Posted in Business of Consulting, DASM | 1 Comment

Nantucket Confidential VI: Escape

We’ve been facing Hurricane Bill 150 miles to the east, and a line of storms west of Boston. Nantucket was beautiful—a few very temporary showers—but there was a chance our 9 pm ferry, the last one of the day, would be cancelled due to high seas. (They tend to cancel, we learned, at 22-foot seas. So would I.)

That bumps you pretty badly, since you then have to wait for available space, and these ferries are packed. (There were 85 cars on the standby list just today). The Wauwinet promised us space if we had to return, so we went into town, to church, and to dinner as always. Then to the ferry dock, where things were comfortingly normal. I’m writing this on our way across Nantucket Sound heading for Hyannis. We’ll dock at 11:30 and probably be welcomed by Koufax and Buddy about 1 am.

We had dinner at the Club Car, which is simply spectacular, one of the THE finest restaurants in Massachusetts, never mind Nantucket. It has an extensive list of half-bottles of wine, which include Opus, Stags Leap (which I couldn’t resist), Caymus, etc. You don’t normally see that. I had a wonderful, spicy octopus dish, we split a beet salad, and then each had extraordinary soft shell crabs.

Maria’s birthday, the twins’ first birthday, and their Christening all coming up to be celebrated together in September. Be sure to watch my September Writing on the Wall, Episode 36, where the twins make their production debut, we use high def, a new car, a new opening, and Koufax continues his career.

I’m watching the Little League World Series on the ferry, and heading for my traditional homeward bound hot dog. My best from the high seas.

Print This Post Print This Post
Posted in Peregrinations | Leave a comment

Laugh for the Day

You may have seen these, but if not, they’re good to cheer you up!

Print This Post Print This Post
Posted in Personal Improvement | 1 Comment

Nantucket Confidential V

Fabulous day on the beach. Yesterday, a big Lab trotted into the water, swam into the surf, paddled in circles for a while, then swam back on shore and shook so hard I though his head would come off. Then he wandered over to his house, obviously having done this a hundred times prior.

Today, Maria says, “Look, a dog is out there much too far.” It turns out to be a seal, staring at us. Since they’ve become protected, their population has boomed, and now there is a dangerous concentration of great white sharks between Nantucket and Cape Cod, who regard seals as a gourmet treat. I’m wondering if one says, “I had seal stuffed with cod,” and his colleague reports, “I had seal stuffed with lobster and shrimp.” The seal was the size of a freezer, but the great whites sighted here are 16-20 feet.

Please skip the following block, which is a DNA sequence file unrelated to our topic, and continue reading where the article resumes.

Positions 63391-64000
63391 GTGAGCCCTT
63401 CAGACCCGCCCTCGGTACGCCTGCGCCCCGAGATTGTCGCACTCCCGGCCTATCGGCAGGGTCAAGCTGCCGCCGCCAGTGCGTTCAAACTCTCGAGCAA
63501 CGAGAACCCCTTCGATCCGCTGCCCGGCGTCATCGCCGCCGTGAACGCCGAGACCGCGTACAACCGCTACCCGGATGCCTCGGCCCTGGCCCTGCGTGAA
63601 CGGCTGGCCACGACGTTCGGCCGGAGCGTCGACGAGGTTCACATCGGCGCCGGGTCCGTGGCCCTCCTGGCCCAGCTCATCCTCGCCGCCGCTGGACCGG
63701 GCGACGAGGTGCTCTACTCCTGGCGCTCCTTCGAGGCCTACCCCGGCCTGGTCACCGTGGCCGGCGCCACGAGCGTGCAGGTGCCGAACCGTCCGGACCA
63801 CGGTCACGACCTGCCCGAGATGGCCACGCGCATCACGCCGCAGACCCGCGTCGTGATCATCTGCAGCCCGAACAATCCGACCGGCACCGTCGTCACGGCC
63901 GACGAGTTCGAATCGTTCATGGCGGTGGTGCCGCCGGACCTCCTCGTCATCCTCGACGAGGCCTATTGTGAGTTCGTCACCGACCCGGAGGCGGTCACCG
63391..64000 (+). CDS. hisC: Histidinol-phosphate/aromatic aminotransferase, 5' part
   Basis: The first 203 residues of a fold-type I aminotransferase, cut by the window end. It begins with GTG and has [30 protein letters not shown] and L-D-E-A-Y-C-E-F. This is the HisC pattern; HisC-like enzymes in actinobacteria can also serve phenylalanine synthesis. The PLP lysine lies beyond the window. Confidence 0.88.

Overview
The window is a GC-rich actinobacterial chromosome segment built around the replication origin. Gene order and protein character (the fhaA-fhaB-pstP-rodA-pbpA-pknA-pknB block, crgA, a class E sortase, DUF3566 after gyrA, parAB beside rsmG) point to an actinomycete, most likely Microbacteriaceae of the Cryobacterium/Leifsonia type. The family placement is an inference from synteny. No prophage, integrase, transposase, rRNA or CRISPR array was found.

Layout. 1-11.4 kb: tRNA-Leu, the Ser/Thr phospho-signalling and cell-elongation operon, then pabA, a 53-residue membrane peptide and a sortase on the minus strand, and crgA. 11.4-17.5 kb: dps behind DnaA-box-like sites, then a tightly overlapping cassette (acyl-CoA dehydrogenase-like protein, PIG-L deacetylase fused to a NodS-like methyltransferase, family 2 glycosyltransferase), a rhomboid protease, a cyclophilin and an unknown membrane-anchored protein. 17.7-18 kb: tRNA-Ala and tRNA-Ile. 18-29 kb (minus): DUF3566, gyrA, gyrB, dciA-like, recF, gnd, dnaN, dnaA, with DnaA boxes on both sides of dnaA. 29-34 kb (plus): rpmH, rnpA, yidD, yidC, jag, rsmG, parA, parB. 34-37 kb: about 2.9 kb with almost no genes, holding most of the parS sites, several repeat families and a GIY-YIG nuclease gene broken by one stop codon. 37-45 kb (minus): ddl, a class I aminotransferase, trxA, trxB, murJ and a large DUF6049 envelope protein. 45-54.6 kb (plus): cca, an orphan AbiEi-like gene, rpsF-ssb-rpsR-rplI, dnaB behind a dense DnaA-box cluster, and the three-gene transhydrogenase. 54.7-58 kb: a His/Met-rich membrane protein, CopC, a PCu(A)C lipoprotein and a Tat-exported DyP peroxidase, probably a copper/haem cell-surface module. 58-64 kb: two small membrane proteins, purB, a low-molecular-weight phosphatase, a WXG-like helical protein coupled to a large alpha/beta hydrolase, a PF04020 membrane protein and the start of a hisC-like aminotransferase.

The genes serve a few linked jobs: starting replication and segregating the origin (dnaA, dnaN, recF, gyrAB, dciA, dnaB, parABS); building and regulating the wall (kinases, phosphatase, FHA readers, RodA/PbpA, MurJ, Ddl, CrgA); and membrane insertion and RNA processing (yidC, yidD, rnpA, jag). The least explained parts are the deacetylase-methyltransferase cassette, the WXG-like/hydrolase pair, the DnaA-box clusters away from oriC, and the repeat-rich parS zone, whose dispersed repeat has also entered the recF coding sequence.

We are between Hurricane Bill, 200 miles east, and bad storms on the mainland, just west of Boston. There is a 50/50 chance our 9 pm ferry tomorrow will be cancelled due to rough seas. If cancelled, we have to wait until room clears, which can take days. There is room at the inn, however, so we won’t have to sleep in the car.

Our options:
1. Maria flies home and I stay here with the car. (Not an option, she won’t fly in small planes without me.)
2. I fly home and Maria stays here with the car until a ferry is cleared. (Not an option, period.)
3. We both fly home and leave the car here until we can retrieve it. (Yeah, right.)
4. We stay here, “marooned” on Nantucket, until a ferry clears. (Now THAT’S an option.)

We hope you’ll all think good thoughts for “The Nantucket Two,” who may have to conduct business from the island for days. Fortunately, I brought extra cigars. (I filled up the car tonight, just in case.)

Dinner this evening at Dune, terrific lobster appetizer followed by extraordinary tuna with chunks of chorizo. I will only order very special white wines, but Maria prefers them, and they had a great Chassagne Montrechet. We will return there next year.

As is my 17-year habit, I conclude with a cigar, chocolate bar, and Johnny Walker Blue on our deck, thankful for this wonderful, rare life we lead. We don’t know if we’re going home or forced to stay here tomorrow, but we’ll muddle through!

Print This Post Print This Post
Posted in Peregrinations | 1 Comment